Perhaps the most common and best known pneumoconiosis in the United States is black lung disease, which coal miners develop from inhaling dust. Brown lung disease develops when cotton mill workers inhale tiny fragments of cotton-boll leaves. Asbestosis affects shipyard workers and others exposed to asbestos insulation. Inhalation of silica dust can cause silicosis among workers in sandblasting, quarrying, and stonecutting. And inhalation of the hardening agent beryllium can lead to berylliosis among those who manufacture alloys and ceramics. Occupational pneumoconioses used to be common among workers in these industries, but collaboration between industry, labor, and federal regulators in the United States has reduced—though by no means eliminated—their impact.
Even occupational exposure that occurred many years ago could not explain my patient's illness, because she had never worked outside her home. Still, there is another cause of pneumoconiosis that American physicians rarely encounter.
"Woodsmoke?" she replied when I began questioning her to confirm the pulmonologist's diagnosis. "Of course, I have been around woodsmoke." Her adobe house in northern Mexico had few windows, and in the winter the north wind blew smoke back down the chimney. Even in summer, she told me, she cooked her tortillas on stones over an open fire, as her mother, her grandmother, and all her relatives had done for generations.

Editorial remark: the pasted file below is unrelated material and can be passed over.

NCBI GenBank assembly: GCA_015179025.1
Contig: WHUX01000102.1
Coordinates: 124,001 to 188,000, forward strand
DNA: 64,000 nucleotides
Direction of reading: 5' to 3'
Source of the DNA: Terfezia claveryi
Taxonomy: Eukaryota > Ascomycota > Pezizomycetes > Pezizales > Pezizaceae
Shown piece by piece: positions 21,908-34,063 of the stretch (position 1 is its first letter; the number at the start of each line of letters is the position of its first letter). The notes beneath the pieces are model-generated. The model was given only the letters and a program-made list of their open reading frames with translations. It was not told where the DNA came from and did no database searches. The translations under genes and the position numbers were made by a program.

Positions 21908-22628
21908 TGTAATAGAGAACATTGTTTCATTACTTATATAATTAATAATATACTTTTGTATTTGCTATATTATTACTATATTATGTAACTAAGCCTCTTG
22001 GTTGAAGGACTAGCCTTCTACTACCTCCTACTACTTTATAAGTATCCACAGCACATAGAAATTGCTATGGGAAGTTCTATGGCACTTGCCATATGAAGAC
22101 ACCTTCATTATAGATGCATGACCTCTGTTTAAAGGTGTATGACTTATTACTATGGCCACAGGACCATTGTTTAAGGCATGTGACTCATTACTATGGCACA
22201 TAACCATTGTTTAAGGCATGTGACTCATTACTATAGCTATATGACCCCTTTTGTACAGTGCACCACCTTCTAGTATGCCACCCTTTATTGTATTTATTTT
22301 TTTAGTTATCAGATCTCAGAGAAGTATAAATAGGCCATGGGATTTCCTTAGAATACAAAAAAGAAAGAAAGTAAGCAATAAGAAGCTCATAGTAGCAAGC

There is no specific treatment for woodsmoke pneumoconiosis, or "hut lung," except to avoid the exposure. Rare in the United States, it is endemic in developing countries. Cases have been reported from Africa, southern Asia, and Latin America. It may be under-recognized in those countries because it is an occupational illness of women whose work is unpaid and undervalued. The pulmonologist and I told my patient that it was time to let her family cook for her on their gas range in the Chicago suburb where she had moved so she could spend her old age telling stories to her grandchildren. We treated her cancer with radiation for several weeks. These days she uses an inhaler to expand her scarred airways when she gets short of breath. She comes into the clinic every few months for her Pap smear, and she blesses me.
"You are the instrument of God, Doctorcito," she says, holding my hands in hers. It's a nice moment, and I sometimes wonder if she sees the lesson I learned: Nothing is ever as it seems.